When News Corp.’s Fox Interactive Media unit reported its first annual profit earlier this year, a message was sent to naysayers everywhere about the future of online advertising.
Growth in advertising and search revenue at MySpace was largely responsible for the unit’s profitability, and the result was a figurative sweeping away of many skeptics’ concerns that advertising on social networking sites would never amount to much.
MySpace currently accounts for about 81 percent of social networking traffic and about 58 percent of advertising revenues on such sites, according to eMarketer. U.S. advertising spending on the site has increased from US$190 million last year to about $525 million this year, the firm says.
If MySpace can make it work, suddenly it looks a lot more likely that others will too.
“Sites like MySpace and Facebook that have enormous traffic volumes are definitely going to make money,” Greg Sterling, founder of Sterling Market Intelligence, told the E-Commerce Times. “With millions of users and an attractive demographic, advertisers want to be on those sites.”
Monthly page views have reached 40 to 45 billion at MySpace, noted Andrew Frank, research vice president with Gartner, so even if they average CPMs (cost per mille, or cost per thousand viewers) of just $1, “you’re still talking about millions of dollars a month in ad revenue at the low end,” he told the E-Commerce Times. “A very small percentage of a very big number is still a big number.”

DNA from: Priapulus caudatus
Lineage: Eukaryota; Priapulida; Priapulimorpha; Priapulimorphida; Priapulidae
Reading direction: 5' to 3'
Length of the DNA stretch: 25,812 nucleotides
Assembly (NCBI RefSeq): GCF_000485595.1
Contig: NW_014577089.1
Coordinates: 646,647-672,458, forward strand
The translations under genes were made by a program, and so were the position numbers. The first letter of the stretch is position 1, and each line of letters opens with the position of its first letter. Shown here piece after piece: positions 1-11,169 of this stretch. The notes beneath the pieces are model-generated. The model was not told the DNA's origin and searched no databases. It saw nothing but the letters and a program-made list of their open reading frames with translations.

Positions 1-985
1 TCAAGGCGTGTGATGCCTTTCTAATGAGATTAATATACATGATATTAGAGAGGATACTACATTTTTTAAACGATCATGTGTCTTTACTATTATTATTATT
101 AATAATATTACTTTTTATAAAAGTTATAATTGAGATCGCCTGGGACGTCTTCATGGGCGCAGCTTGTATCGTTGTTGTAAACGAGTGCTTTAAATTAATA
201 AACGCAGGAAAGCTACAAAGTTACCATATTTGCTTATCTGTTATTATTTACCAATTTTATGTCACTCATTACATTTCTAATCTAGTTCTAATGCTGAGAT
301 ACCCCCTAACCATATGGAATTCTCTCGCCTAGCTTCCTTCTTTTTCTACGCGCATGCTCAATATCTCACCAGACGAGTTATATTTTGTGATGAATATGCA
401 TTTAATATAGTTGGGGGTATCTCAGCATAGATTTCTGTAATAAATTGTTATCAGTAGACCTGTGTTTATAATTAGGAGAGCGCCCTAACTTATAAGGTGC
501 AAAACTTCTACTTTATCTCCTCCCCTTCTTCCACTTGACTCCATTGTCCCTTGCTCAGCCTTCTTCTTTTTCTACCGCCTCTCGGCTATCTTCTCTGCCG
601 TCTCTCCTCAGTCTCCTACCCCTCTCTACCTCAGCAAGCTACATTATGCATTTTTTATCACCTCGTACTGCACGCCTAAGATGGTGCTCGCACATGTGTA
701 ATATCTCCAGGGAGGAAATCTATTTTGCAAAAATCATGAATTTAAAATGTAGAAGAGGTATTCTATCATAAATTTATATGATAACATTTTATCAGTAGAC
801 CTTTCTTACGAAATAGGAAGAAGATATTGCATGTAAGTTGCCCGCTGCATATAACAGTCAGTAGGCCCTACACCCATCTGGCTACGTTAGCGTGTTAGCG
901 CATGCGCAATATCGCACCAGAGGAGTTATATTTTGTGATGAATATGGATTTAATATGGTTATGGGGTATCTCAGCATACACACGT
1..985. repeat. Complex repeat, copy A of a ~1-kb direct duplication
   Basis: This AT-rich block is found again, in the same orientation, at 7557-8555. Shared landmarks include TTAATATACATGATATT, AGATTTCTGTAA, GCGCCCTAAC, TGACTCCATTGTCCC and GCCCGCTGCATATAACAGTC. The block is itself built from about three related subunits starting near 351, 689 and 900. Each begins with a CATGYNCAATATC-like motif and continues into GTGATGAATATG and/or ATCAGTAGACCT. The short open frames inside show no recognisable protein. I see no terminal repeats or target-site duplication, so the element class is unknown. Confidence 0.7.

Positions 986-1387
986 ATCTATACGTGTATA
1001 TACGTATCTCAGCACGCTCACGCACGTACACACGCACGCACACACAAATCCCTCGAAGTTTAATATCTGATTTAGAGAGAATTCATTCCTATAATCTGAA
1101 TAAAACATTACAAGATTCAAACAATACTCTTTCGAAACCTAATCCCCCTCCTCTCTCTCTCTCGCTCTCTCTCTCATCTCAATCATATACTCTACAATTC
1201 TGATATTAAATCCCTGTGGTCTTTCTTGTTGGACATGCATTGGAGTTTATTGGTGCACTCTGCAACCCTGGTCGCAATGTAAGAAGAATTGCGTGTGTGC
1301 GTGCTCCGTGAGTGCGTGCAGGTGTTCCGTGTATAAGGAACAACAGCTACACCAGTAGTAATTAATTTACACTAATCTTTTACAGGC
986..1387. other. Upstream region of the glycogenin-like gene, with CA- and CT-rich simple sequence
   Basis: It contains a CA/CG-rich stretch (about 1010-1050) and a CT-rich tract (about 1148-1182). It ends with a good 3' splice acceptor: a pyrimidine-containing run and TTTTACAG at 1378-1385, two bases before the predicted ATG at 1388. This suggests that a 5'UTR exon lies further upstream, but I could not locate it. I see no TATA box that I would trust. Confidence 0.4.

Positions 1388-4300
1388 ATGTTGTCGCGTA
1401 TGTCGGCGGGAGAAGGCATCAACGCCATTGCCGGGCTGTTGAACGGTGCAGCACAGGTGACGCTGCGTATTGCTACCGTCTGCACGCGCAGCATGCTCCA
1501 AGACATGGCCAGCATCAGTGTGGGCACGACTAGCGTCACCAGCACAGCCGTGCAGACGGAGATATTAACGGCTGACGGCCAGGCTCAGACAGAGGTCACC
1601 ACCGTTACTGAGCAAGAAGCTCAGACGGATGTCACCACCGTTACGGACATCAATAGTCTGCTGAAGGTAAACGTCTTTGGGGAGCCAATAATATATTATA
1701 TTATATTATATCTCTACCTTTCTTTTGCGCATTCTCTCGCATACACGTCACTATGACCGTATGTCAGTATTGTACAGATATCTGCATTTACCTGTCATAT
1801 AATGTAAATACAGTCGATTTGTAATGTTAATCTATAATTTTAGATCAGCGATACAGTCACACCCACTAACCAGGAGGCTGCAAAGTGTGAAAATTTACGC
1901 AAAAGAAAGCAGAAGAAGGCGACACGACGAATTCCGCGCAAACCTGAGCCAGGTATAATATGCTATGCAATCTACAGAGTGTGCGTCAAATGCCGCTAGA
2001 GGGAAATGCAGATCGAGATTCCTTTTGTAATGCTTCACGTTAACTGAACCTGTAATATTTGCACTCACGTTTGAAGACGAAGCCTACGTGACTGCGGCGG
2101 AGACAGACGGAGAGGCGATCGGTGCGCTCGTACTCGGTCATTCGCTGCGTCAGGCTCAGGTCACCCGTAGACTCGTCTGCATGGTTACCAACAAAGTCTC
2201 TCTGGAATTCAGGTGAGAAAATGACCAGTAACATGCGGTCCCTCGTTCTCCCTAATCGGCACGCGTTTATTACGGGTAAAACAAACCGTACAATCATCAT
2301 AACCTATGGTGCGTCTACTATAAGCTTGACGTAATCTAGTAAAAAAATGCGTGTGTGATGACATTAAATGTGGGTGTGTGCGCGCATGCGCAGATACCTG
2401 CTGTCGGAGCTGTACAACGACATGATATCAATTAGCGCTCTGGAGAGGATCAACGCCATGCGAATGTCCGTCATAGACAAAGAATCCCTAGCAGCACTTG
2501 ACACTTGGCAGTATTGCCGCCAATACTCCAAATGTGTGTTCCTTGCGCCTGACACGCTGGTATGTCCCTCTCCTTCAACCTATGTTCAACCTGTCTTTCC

Indeed, assessments of the market’s potential are increasingly optimistic.
“If anything, we may be raising our estimates for social network ad spending based on the good results at Fox Interactive and also the increasing popularity of Facebook, which is becoming one of most popular sites on the Internet,” Debra Aho Williamson, a senior analyst with eMarketer, told the E-Commerce Times. “All those additional users translate into additional page views, and advertisers are very interested in that.”
A Growing Proportion
Companies worldwide will spend $1.2 billion advertising on social networks this year, up from just $445 million in 2006, eMarketer says in a May report. By 2011, the figure will be $3.6 billion, the firm estimates. In the United States, advertising on social networks as a proportion of total online ad spending will increase from 2.1 percent in 2006 to 6.9 percent in 2011, eMarketer says.
MySpace and Facebook together account for about 72 percent of all U.S. online ad revenues in the category this year, and eMarketer estimates that they will continue to dominate at least through 2008.
Compared with MySpace’s predicted $525 million in U.S. online ad revenues for 2007, Facebook will generate about $125 million, leaving about $180 million for other general social networking sites such as Bebo, Friendster and Piczo and about $70 million for niche and marketer-sponsored sites, eMarketer says.
What About YouTube?
YouTube is not included as a social networking site in eMarketer’s analysis because of the site’s primary focus on online video, Williamson said.
The Google-owned site does include a social networking component, but because of the higher storage and bandwidth costs associated with video, it may not be quite as profitable as more traditional networking sites, Frank said.
“I think Google’s strategy probably is a little more indirect than just having it be profitable on a stand-alone basis,” Frank explained. “I think they see YouTube as way to not only monetize traffic but also make it easier for some of their advertisers to get into the video ad space. It’s hard to measure the profitability because that’s an indirect contribution.”